This is a profound question, and its answer is vitally important to choosing the correct path for future media creations. It is unlikely that I could definitively answer the question here, nor am I attempting to do so. The purpose of this post is merely to examine the question.
For the sake of this subject, it is important to point out that there are two classes of media possibly at fault. The first is fictional media—stories of various types largely conjured by the media creator from a patchwork of imagined ideas, personal experiences, true stories, and other fictional stories founded on often unknown origins.
The other is non-fictional media of almost any form, which (if it is truly non-fiction) is based solely upon facts. These facts can range from live footage of an event to interviews with eyewitnesses, and from documentation of evidence to examination of documents or other information media which is relevant. The results of such a basis form a coherent presentation as a documentary film, journalistic story, or truthful dramatization.
In the context of this question, both types of media are generally of the visual kind, such as TV news programs, TV series, films (both entertaining and informative), and video games (typically classified as fiction).
So then, what do I mean by "violence"? Wiktionary defines the word as an: "Action intended to cause destruction, pain, or suffering."
First, I will set aside the argument that (according to this definition) fiction cannot be violent. One could argue that the actions which are portrayed in media are not in reality intended to cause harm (i.e.: to the other actors or stunt people). However, this argument is largely a semantic one, because it is not the action itself which is in question but the image of the action. This image has the same effect regardless of its media classification.
But what exactly is that effect?
There are three general effects violent media could have on society. It could cause an increase in the instances and degree of violence, which is most commonly asserted. It could have no effect whatsoever, being regarded as separate from life entirely. It could also cause a decrease in the instances and degree of violence, which is not a common argument, but still one that has merit.
I will start with the third. Media that portrays violence in a negative light may educate or propagate its audience into avoiding violent means. Media which exaggerates the negative consequences of violent activities may well have the effect of creating paranoia—even if propaganda itself is wrong. Far better is media which fairly and accurately portrays the truth about violence, which educates the audience about consequences they might not have realized—creating a healthy fear of acting with violence.
It is possible that any correlation between instances of violence in the media and instances of violence in society is a faulty one. Here we have the classic "chicken or egg" conundrum: does more violent media cause a more violent populace, or does a more violent populace demand more violent media? It is fair to consider the idea that widespread economic hardships (whatever the cause) make people more desperate, and that when people are more desperate they commit more crimes and are more violent. Therefore, it is possible that an increase in violent media might be more of a response by the media industry to violent society, than the other way around.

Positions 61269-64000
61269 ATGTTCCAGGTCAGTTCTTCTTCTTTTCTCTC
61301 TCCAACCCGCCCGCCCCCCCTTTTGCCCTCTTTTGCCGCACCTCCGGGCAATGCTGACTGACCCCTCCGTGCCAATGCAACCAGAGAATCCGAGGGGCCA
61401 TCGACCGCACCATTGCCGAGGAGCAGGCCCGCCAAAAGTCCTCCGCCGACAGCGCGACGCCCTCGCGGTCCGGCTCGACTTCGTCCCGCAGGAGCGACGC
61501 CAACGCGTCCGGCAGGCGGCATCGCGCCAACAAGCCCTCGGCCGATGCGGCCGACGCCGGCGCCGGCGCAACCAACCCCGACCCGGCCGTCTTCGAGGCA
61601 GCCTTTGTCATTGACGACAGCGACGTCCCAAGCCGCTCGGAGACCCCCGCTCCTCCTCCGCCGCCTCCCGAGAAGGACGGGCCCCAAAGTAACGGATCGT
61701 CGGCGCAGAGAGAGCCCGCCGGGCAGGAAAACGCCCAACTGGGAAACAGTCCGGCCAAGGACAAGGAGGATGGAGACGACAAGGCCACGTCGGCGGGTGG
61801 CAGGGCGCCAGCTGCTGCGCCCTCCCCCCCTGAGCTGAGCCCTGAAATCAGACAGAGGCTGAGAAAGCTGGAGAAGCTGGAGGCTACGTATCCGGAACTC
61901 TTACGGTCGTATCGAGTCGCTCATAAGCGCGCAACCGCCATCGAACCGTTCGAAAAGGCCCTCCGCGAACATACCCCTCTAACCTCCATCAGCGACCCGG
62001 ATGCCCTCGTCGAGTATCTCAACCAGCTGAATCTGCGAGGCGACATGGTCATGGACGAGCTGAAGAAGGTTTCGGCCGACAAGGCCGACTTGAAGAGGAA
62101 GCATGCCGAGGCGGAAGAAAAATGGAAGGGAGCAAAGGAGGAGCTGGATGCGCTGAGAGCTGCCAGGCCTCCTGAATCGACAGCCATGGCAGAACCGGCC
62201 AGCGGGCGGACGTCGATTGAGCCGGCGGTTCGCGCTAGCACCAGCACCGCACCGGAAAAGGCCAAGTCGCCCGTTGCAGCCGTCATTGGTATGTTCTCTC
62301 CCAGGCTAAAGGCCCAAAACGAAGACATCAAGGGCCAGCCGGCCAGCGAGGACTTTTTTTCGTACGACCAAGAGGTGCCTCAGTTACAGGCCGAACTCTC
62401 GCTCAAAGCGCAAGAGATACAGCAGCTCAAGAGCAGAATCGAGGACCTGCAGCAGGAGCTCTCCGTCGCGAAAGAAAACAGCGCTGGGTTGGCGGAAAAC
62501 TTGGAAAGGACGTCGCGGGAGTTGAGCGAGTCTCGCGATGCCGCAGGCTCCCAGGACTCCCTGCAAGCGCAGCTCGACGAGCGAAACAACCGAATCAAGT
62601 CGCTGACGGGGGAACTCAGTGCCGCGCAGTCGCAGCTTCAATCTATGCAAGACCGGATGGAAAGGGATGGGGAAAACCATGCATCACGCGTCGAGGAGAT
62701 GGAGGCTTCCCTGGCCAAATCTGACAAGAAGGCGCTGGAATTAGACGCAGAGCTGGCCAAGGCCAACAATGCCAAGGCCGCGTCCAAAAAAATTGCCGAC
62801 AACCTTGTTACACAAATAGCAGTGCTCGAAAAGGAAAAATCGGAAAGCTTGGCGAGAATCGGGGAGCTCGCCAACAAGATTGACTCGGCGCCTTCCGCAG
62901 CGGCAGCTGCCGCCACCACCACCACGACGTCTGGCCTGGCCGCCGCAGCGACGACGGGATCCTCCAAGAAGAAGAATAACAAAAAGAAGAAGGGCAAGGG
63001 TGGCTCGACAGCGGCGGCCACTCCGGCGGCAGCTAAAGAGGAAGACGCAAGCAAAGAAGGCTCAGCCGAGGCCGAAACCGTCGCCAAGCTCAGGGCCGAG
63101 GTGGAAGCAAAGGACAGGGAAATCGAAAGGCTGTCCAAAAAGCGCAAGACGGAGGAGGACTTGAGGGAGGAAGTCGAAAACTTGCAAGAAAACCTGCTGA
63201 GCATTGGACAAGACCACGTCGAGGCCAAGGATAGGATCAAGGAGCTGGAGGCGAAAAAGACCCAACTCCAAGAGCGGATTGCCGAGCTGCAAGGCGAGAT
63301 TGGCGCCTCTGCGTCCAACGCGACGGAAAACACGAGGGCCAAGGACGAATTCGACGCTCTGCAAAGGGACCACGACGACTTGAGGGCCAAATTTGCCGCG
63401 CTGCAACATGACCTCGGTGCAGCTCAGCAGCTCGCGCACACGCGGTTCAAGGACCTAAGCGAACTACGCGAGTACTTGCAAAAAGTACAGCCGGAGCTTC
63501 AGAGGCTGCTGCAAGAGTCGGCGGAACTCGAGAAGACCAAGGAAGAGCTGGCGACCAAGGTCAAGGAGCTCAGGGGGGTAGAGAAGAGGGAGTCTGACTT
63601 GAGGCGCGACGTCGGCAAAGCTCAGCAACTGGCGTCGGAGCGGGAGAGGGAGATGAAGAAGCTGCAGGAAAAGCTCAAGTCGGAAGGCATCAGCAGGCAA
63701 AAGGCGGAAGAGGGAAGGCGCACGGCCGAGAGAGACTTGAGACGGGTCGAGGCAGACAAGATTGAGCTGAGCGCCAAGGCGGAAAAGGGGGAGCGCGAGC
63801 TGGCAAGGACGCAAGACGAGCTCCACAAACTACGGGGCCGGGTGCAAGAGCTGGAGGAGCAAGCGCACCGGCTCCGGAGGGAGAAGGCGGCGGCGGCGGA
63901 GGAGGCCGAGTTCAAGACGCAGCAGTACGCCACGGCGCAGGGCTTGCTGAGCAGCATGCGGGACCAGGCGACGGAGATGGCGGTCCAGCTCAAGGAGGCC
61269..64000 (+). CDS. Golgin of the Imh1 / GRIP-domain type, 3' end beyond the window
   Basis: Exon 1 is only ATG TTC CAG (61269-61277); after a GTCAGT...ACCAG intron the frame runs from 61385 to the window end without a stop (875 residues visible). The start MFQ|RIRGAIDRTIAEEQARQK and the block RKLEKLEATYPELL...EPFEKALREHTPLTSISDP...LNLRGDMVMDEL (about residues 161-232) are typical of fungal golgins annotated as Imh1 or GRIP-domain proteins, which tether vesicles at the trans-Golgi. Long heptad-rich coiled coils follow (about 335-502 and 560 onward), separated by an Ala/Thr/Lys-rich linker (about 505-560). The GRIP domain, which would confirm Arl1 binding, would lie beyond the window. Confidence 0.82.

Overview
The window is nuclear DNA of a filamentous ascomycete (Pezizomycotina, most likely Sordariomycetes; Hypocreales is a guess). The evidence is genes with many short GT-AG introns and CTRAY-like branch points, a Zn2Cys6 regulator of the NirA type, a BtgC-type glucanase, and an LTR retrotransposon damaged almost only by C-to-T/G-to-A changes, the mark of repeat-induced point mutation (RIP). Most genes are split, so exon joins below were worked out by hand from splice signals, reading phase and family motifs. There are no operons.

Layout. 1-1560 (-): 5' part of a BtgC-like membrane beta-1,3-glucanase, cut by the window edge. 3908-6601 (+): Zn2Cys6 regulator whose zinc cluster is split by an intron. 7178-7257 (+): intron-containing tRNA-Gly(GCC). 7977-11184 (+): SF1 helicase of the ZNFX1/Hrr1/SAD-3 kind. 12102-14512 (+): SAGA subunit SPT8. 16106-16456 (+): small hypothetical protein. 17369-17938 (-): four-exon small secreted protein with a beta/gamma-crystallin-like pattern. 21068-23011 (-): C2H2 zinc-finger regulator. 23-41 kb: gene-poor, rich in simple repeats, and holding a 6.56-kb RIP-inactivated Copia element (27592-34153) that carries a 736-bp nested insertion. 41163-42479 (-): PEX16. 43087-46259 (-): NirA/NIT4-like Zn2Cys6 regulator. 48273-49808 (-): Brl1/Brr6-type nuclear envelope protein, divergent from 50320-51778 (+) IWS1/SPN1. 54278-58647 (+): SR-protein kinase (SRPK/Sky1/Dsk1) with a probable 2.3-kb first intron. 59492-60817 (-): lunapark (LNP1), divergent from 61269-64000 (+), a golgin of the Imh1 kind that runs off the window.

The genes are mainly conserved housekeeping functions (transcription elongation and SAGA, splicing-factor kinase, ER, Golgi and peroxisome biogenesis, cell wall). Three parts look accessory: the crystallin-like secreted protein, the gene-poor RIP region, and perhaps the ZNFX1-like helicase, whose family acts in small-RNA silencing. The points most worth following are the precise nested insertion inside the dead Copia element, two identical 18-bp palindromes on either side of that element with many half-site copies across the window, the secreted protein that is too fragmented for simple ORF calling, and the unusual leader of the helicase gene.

Finally, violent media may also directly or indirectly contribute to an increase in violence in society. In an effort to be more edgy, the media industry may take the lead in portraying violence out of proportion to violence in real life. The variety and prevalence of violent acts may educate or propagate the audience into undertaking violent means. It may inform them of ways to avoid consequences (especially legal ones), and thereby embolden them. It may glorify violence as an acceptable means to an end.
Certainly, facts support the conclusion that there are more instances of murder in a year's worth of media, than in a year's worth of life—especially to one individual. This, of course, depends on the individual's specific diet of media, and the individual's specific tolerance for its content. To make the assumption that a given person is under the influence of violent media is to say that the person is incapable of discerning right from wrong—or in choosing between them. Either that, or it is assumed that the given person is entirely without exposure to any concept of right, whereby being denied the choice.
Both of these assumptions are erroneous. Certainly, there are exceptions—persons with mental illness, who are psychologically incapable of moral judgement, and who may well have gotten that way through birth defect or early abuse. While these are much over-used in fictional media and much over-examined in non-fictional media, blessedly they remain rare. On the other hand, individuals who are otherwise well-adjusted cannot go through life completely devoid of any concept of right.
Media alone can only stand out of the way while a person decides on a violent action—it does not create a desire for violence that is not there to begin with. However, the question remains: "Does violence in the media lead to violence in real life?" Is it a catalyst in allowing violence to escape one's heart? Is it a mere reflection of society? Or is it a tool to be used to discourage violence by airing its repulsiveness and natural consequences?
FEATURED MEDIA: The Sopranos - Unapologetic in its portrayal of mob violence (among other things), this show largely succeeds at painting a picture of the distastefulness of the Mafia world without going to great lengths to disparage it. Its account seems fair, yet I wouldn't want to do it in real life.